There are over one hundred museums in Beijing.[98][99] In addition to the Palace Museum in the Forbidden City and the National Museum of China, other major museums include the National Art Museum of China, the Capital Museum, the Beijing Art Museum, the Military Museum of the Chinese People's Revolution, the Geological Museum of China, the Beijing Museum of Natural History and the Paleozoological Museum of China.[99]

Located at the outskirts of urban Beijing, but within its municipality are the Thirteen Tombs of the Ming Dynasty, the lavish and elaborate burial sites of thirteen Ming emperors, which have been designated as part of the UNESCO World Heritage Site Imperial Tombs of the Ming and Qing Dynasties.[100] The archaeological Peking Man site at Zhoukoudian is another World Heritage Site within the municipality,[101] containing a wealth of discoveries, among them one of the first specimens of Homo erectus and an assemblage of bones of the gigantic hyena Pachycrocuta brevirostris. There are several sections of the UNESCO World Heritage Site Great Wall of China,[102] most notably Badaling, Jinshanling, Simatai and Mutianyu.

Architecture

Inside the Forbidden City

Three styles of architecture predominate in urban Beijing. First, there is the traditional architecture of imperial China, perhaps best exemplified by the massive Tian'anmen (Gate of Heavenly Peace), which remains the People's Republic of China's trademark edifice, the Forbidden City, the Imperial Ancestral Temple and the Temple of Heaven. Next, there is what is sometimes referred to as the "Sino-Sov" style, with structures tending to be boxy and sometimes poorly constructed, which were built between the 1950s and the 1970s.[103] Finally, there are much more modern architectural forms, most noticeably in the area of the Beijing CBD and Beijing Financial Street.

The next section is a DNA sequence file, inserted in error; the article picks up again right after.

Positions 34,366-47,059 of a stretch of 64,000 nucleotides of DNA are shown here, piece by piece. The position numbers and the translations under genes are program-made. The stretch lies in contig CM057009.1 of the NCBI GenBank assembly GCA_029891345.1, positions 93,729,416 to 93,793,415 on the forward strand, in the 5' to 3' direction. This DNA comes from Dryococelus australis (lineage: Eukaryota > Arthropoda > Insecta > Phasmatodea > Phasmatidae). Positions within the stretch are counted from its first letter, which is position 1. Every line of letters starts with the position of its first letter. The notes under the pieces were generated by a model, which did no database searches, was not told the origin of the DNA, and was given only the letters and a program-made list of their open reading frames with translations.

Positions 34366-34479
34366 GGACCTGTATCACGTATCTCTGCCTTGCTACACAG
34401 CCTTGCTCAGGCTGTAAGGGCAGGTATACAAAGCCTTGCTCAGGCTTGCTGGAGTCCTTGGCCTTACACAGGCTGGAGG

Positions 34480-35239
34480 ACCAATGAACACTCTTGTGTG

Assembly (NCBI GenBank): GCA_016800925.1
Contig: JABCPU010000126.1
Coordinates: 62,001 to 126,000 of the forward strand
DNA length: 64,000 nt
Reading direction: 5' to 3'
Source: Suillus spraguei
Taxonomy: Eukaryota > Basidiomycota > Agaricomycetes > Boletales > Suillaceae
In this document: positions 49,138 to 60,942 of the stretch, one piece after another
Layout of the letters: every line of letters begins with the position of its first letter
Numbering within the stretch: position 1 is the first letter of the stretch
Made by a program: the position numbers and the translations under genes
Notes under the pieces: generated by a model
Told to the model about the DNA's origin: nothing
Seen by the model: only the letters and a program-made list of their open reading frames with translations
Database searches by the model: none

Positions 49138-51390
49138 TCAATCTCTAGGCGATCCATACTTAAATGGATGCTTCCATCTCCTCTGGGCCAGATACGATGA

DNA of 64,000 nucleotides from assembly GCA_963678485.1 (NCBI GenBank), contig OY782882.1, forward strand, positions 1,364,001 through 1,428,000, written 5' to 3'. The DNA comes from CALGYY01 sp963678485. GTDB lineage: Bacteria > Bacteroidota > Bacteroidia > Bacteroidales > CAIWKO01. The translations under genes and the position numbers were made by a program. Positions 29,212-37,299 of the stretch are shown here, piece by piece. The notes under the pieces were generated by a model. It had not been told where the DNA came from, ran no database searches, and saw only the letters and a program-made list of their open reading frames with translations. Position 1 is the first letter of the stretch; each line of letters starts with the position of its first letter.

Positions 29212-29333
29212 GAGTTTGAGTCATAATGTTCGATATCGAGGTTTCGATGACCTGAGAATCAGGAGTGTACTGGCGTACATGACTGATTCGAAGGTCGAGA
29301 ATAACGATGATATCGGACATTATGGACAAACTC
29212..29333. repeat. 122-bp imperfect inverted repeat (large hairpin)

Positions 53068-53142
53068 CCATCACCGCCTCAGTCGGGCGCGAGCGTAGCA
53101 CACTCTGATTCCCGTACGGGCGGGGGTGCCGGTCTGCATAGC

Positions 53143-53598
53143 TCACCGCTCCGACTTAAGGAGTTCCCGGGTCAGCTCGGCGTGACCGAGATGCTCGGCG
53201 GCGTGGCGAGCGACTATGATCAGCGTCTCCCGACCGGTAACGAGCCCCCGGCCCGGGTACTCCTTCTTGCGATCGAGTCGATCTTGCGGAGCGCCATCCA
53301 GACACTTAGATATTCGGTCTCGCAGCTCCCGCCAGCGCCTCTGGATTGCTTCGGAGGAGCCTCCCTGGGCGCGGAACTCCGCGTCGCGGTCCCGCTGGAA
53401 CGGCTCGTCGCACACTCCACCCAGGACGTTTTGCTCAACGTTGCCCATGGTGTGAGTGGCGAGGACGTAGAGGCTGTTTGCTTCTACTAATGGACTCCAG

In the early 21st century, Beijing has witnessed tremendous growth of new building constructions, exhibiting various modern styles from international designers. A mixture of both old and new styles of architecture can be seen at the 798 Art Zone, which mixes 1950s design with the new.

Beijing is famous for its siheyuans, a type of residence where a common courtyard is shared by the surrounding buildings. Among the more grand examples are the Prince Gong Mansion and Residence of Soong Ching-ling. These courtyards are usually connected by alleys called hutongs. The hutongs are generally straight and run east to west so that doorways face north and south for good Feng Shui. They vary in width; some are so narrow only a few pedestrians can pass through at a time. Once ubiquitous in Beijing, siheyuans and hutongs are rapidly disappearing,[104] as entire city blocks of hutongs are replaced by high-rise buildings.[105] Residents of the hutongs are entitled to live in the new buildings in apartments of at least the same size as their former residences. Many complain, however, that the traditional sense of community and street life of the hutongs cannot be replaced,[106] and these properties are often government owned.[107]

Media